The Nadars, a photographic legend

The Nadars


Théodore de Banville (1823-1891)

Adrien Tournachon, around 1853-1860

Albumen print from a collodion glass negative, 27.2 × 21 cm.
BnF, Prints and Photographs Department, EO-99 (1)-PET FOL
© Bibliothèque nationale de France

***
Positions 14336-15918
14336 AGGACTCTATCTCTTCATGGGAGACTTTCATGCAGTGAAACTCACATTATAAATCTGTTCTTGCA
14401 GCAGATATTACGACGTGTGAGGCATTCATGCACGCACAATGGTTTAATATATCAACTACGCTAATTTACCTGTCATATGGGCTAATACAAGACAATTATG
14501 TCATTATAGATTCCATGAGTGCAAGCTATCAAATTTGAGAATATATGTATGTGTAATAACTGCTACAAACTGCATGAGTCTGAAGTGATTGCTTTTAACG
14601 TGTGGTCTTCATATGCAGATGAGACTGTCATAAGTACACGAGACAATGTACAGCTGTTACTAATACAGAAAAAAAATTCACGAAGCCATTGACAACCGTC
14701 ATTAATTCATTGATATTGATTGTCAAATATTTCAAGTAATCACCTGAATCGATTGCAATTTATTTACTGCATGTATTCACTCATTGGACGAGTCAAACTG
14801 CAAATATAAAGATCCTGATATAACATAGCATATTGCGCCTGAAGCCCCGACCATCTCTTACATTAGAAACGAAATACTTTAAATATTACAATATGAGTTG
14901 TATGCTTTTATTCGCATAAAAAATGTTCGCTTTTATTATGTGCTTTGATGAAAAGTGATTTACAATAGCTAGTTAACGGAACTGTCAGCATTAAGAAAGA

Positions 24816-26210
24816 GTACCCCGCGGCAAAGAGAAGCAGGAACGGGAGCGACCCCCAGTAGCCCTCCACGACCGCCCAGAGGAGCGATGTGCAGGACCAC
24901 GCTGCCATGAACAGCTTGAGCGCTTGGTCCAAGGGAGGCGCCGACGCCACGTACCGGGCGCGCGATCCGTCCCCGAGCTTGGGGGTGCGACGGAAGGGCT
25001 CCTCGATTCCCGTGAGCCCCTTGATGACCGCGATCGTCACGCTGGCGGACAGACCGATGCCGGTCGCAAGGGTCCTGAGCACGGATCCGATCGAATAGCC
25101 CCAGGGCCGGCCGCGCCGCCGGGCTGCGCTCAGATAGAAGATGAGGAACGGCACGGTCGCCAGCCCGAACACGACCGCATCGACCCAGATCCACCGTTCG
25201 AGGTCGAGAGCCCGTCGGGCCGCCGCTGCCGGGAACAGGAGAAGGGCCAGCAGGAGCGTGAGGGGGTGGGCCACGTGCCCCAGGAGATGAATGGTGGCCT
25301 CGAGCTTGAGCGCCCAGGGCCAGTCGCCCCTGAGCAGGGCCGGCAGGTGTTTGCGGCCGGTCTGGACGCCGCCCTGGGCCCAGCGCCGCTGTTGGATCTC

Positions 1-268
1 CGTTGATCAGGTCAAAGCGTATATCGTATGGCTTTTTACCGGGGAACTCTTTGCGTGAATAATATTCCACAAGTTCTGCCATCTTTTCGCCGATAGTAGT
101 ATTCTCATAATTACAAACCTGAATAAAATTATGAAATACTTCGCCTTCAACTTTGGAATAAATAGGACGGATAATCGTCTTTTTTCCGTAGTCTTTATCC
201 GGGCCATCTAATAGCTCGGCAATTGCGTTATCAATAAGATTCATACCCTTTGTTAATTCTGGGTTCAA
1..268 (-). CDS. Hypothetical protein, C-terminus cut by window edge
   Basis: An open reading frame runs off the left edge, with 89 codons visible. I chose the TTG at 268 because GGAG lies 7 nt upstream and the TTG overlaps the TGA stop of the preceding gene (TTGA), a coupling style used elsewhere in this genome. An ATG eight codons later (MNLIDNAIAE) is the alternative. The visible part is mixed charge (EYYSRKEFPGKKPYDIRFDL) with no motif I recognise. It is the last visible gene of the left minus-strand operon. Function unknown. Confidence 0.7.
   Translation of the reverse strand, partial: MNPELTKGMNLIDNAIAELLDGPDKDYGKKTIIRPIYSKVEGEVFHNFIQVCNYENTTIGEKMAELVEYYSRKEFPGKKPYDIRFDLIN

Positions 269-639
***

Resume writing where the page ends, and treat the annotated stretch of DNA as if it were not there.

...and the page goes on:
Théodore de Banville (1823-1891) was an exceptionally inventive and fanciful poet who frequented the same circles as the younthful Baudelaire, Jules and Edmond de Goncourt and Murger's Bohemians. Like Nadar, he was prolific in small newspapers, and contributed irregularly to the latter's biographical and caricatural undertakings. He praised him in his articles, and above all, versified the writer, caricaturist, and photographer, as well as the aeronaut, in several of his poems: from the Nadar who "above his brow graced with comets of the same ilk/ flaunts a fiery mane!" in his Odes funambulesques (Tightwalking Odes), to the creator of the Géant who observes Paris from above, in "Nadar and La Landelle in a Balloon." Banville wrote that "Nadar had clearly been born to mind everybody's business but his own," (NAF 25019, fol. 340) and wrote the foreword to Nadar's L’Hôtellerie des Coquecigrues in 1880.